The road ahead with COVID 19: some exciting research developments

A divisive disease

One of the hallmarks of the COVID 19 pandemic is its ability to divide and discriminate on the grounds of age, gender, race and socio-economic background. Every aspect of the disease’s impact has varied across different social groups. For instance, the stark difference in mortality rates between white ethnic groups and BAME groups in the UK has been widely reported. Other statistics show that whilst women have disproportionately been affected by the negative side-effects of lockdown, men are around twice as likely as women to die from the disease itself.

Recently, TFA was featured in a Guardian article which spoke about the “haves” and the “have-nots” of coronavirus testing. Our co-founder, Kelly Klifa, spoke about the inequality between those who can afford expensive private testing – big corporations like the Premier League – and those who cannot. Indeed for many employers considering getting their workforce COVID tested, cost is the biggest concern.


It is for this reason that Testing For All is dedicated to keeping COVID 19 tests as cheap as possible. We believe that COVID tests should always be affordable and accessible for those that need them. Our tests are already amongst the most affordable on the market and we only expect this price to continue to be driven down as testing evolves and manufacturing is optimised. In this way we hope to do our bit to try to dissolve the social divides that the pandemic has accentuated.

The road ahead

In this vein, there are many developments to be excited about that are helping pave the way for more equal and accessible protection from COVID 19. Whilst the race to secure the big-ticket item – a safe and effective vaccine – is doubtlessly the most high-profile, scientists and researchers around the world have been busy researching multiple kinds of treatments and tests too. It was recently discovered that dexamethasone – a cheap and widely available low-dosage steroid treatment already used in the NHS to treat asthma and allergies – could reduce the death rate of those most ill with COVID 19 by a third. This development was rightly hailed as a breakthrough.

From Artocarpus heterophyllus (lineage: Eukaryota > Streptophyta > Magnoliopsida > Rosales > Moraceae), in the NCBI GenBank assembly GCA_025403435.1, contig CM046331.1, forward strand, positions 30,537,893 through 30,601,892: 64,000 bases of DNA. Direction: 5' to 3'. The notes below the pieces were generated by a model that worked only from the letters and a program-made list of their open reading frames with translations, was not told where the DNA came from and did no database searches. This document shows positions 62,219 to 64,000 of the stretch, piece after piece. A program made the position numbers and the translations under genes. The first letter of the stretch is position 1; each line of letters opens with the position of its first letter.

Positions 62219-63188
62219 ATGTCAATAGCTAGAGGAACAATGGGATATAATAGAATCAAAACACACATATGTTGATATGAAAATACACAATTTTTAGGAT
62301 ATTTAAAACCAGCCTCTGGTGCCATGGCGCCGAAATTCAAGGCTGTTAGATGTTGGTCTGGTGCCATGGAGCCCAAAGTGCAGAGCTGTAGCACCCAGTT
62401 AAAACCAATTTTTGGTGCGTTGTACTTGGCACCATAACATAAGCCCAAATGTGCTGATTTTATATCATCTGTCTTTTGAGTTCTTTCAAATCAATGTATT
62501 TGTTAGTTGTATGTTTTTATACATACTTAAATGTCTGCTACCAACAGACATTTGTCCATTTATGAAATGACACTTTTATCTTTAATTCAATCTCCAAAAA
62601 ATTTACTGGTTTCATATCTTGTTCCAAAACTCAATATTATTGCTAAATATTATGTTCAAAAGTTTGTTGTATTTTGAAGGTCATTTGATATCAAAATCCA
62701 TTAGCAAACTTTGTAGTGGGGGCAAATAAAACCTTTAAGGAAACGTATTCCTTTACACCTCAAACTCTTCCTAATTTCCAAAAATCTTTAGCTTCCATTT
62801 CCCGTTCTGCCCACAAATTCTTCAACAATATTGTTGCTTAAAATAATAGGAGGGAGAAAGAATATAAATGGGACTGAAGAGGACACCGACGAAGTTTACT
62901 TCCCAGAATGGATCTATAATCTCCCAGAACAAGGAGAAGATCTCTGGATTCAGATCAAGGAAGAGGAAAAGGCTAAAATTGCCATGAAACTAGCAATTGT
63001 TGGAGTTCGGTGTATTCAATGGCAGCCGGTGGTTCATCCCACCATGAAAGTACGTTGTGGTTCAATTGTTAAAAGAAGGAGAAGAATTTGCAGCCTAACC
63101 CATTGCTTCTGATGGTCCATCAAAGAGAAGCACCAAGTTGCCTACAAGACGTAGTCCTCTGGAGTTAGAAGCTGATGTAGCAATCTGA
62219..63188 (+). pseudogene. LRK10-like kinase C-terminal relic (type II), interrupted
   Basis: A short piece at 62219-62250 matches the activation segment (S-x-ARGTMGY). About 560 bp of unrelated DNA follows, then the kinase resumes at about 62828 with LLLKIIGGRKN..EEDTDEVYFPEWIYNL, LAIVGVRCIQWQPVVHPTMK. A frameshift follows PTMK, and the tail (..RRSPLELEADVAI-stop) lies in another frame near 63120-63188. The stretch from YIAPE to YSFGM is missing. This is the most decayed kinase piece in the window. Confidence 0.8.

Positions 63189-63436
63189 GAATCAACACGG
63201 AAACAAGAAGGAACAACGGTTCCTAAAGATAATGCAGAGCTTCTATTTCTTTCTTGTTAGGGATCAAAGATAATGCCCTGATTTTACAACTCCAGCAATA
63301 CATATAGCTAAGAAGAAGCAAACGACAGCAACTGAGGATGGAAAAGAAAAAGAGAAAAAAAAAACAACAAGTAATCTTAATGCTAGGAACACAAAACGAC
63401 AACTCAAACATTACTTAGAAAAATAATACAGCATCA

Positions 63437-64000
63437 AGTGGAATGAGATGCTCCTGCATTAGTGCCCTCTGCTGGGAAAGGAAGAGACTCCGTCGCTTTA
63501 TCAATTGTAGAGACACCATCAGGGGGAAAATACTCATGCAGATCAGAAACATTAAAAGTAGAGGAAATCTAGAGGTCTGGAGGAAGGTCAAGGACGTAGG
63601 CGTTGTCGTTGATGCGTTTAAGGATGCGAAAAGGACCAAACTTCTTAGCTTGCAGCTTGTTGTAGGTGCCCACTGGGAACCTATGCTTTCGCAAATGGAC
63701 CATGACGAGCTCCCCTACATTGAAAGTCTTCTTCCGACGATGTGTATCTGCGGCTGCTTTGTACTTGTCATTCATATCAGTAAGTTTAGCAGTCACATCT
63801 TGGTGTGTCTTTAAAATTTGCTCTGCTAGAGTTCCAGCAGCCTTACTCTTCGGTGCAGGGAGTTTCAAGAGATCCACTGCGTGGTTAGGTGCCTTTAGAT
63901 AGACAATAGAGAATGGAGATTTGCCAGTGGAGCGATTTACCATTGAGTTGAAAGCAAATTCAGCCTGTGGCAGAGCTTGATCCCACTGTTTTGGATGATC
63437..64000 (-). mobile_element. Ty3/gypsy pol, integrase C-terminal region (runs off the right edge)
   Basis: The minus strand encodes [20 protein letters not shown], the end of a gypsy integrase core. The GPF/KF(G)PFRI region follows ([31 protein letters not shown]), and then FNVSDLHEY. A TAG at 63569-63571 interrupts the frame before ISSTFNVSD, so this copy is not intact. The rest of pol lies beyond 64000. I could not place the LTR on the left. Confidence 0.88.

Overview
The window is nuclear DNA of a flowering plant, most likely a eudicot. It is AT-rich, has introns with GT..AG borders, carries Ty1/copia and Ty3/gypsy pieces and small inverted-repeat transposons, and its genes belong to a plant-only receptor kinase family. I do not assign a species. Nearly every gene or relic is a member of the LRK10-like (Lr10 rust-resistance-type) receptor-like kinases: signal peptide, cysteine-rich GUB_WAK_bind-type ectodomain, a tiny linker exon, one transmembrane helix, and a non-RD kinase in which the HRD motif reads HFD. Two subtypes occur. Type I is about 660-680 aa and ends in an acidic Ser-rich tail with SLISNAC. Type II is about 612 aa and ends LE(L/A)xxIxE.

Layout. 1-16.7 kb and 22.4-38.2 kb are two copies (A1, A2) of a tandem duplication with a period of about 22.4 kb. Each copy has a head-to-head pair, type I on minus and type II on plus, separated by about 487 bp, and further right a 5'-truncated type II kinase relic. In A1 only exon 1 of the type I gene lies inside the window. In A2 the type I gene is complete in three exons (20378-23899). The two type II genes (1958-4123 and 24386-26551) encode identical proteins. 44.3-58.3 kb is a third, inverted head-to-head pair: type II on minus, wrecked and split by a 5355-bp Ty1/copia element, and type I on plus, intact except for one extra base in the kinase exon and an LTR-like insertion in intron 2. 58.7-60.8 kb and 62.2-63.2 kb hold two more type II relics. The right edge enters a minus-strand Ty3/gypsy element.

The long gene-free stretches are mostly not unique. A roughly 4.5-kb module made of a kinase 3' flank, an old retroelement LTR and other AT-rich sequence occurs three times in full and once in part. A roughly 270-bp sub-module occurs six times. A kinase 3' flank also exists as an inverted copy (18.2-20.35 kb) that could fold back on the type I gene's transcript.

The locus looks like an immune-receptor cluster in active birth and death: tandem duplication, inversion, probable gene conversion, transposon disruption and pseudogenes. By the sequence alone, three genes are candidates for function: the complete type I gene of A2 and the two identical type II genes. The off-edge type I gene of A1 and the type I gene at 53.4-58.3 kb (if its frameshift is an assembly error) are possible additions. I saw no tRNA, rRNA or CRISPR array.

In the field of testing too, there are noteworthy projects which warrant a sense of optimism. One such area of research is PCR pooling. PCR pooling is a new method of antigen testing, which researchers at the COVID 19 Volunteer Testing Network hope will expand current screening capacities and be better able to detect the virus in the community, as well as in close integral groups like factory shifts and hospital departments. Another exciting project is underway with Quidel. Their next generation diagnostic machine, Sofia, will be able to process antigen tests at only ยฃ20-30 per test.

These developments are some of the many promising, forward-thinking and research-led projects which will hopefully allow us to realise the goal of accessible and affordable treatments and test for COVID 19. Diagnostics is a rapidly evolving field, and one where there is always room for optimism and hope.